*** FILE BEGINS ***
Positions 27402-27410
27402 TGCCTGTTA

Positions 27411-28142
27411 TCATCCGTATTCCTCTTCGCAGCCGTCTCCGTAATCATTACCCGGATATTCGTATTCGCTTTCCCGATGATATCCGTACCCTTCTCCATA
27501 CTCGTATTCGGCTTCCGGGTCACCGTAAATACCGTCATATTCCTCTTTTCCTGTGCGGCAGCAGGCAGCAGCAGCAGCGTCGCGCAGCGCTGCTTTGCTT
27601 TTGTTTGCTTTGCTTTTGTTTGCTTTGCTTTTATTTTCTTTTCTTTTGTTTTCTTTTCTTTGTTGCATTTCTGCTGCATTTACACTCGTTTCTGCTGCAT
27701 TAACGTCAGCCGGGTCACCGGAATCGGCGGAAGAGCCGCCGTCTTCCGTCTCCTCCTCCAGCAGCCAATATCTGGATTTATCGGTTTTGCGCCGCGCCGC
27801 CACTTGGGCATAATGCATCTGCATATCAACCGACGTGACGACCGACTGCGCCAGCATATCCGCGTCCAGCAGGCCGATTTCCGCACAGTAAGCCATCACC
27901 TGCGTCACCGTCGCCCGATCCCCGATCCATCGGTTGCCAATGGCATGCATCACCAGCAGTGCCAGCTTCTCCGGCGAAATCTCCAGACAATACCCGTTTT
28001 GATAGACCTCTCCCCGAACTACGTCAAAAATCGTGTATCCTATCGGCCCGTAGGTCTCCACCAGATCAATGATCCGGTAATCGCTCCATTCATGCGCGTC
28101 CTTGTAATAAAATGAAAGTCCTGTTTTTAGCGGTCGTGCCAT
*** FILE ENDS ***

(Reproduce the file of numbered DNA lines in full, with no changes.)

Positions 27402-27410
27402 TGCCTGTTA

Positions 27411-28142
27411 TCATCCGTATTCCTCTTCGCAGCCGTCTCCGTAATCATTACCCGGATATTCGTATTCGCTTTCCCGATGATATCCGTACCCTTCTCCATA
27501 CTCGTATTCGGCTTCCGGGTCACCGTAAATACCGTCATATTCCTCTTTTCCTGTGCGGCAGCAGGCAGCAGCAGCAGCGTCGCGCAGCGCTGCTTTGCTT
27601 TTGTTTGCTTTGCTTTTGTTTGCTTTGCTTTTATTTTCTTTTCTTTTGTTTTCTTTTCTTTGTTGCATTTCTGCTGCATTTACACTCGTTTCTGCTGCAT
27701 TAACGTCAGCCGGGTCACCGGAATCGGCGGAAGAGCCGCCGTCTTCCGTCTCCTCCTCCAGCAGCCAATATCTGGATTTATCGGTTTTGCGCCGCGCCGC
27801 CACTTGGGCATAATGCATCTGCATATCAACCGACGTGACGACCGACTGCGCCAGCATATCCGCGTCCAGCAGGCCGATTTCCGCACAGTAAGCCATCACC
27901 TGCGTCACCGTCGCCCGATCCCCGATCCATCGGTTGCCAATGGCATGCATCACCAGCAGTGCCAGCTTCTCCGGCGAAATCTCCAGACAATACCCGTTTT
28001 GATAGACCTCTCCCCGAACTACGTCAAAAATCGTGTATCCTATCGGCCCGTAGGTCTCCACCAGATCAATGATCCGGTAATCGCTCCATTCATGCGCGTC
28101 CTTGTAATAAAATGAAAGTCCTGTTTTTAGCGGTCGTGCCAT